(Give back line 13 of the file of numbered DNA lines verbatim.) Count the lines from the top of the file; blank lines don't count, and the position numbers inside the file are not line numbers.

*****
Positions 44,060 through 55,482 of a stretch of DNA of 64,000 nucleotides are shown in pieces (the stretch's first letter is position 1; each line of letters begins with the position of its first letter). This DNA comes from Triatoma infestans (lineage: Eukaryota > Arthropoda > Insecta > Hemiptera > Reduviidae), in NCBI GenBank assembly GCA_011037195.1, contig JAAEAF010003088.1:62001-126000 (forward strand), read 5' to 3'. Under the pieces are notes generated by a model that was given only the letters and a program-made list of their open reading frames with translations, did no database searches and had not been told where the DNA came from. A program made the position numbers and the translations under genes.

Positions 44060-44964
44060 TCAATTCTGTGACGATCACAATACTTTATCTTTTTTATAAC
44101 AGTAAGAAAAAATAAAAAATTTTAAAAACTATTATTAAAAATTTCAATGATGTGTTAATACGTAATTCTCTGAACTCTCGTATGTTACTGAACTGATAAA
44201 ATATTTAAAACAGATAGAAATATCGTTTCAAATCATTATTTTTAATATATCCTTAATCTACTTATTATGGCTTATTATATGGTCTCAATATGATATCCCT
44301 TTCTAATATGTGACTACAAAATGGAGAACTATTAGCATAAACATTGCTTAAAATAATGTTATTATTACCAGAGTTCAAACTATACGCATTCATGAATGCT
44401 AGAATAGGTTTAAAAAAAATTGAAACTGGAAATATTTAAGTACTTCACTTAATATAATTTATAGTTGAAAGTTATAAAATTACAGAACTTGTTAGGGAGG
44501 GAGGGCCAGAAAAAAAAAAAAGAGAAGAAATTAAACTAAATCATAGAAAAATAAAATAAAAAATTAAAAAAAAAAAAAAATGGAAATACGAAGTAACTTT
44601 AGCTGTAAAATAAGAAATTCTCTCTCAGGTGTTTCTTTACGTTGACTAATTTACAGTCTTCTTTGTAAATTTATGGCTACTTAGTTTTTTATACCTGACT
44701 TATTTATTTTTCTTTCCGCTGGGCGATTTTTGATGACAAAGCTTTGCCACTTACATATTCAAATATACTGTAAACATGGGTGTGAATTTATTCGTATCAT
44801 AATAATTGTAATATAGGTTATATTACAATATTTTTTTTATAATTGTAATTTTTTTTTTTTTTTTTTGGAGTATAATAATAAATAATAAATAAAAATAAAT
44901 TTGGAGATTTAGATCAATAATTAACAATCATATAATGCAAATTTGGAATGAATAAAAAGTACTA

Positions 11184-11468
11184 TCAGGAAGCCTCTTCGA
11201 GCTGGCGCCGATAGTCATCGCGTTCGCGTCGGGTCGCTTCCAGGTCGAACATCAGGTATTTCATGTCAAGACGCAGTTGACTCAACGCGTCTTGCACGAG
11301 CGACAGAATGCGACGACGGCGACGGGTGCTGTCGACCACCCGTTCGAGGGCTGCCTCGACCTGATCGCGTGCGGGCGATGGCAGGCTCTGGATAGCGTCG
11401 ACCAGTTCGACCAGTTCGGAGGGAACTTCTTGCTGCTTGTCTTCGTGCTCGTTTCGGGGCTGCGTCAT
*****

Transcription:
Positions 11184-11468